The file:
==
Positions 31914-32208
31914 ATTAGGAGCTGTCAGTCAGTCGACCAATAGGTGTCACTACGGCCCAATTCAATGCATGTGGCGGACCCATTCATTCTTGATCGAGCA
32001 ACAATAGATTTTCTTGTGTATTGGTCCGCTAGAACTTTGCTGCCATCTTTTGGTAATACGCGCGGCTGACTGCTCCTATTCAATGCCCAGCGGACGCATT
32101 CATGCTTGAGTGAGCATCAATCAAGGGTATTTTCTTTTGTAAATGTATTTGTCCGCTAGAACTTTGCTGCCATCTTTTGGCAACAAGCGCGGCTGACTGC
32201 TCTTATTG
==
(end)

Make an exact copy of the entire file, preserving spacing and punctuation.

Positions 31914-32208
31914 ATTAGGAGCTGTCAGTCAGTCGACCAATAGGTGTCACTACGGCCCAATTCAATGCATGTGGCGGACCCATTCATTCTTGATCGAGCA
32001 ACAATAGATTTTCTTGTGTATTGGTCCGCTAGAACTTTGCTGCCATCTTTTGGTAATACGCGCGGCTGACTGCTCCTATTCAATGCCCAGCGGACGCATT
32101 CATGCTTGAGTGAGCATCAATCAAGGGTATTTTCTTTTGTAAATGTATTTGTCCGCTAGAACTTTGCTGCCATCTTTTGGCAACAAGCGCGGCTGACTGC
32201 TCTTATTG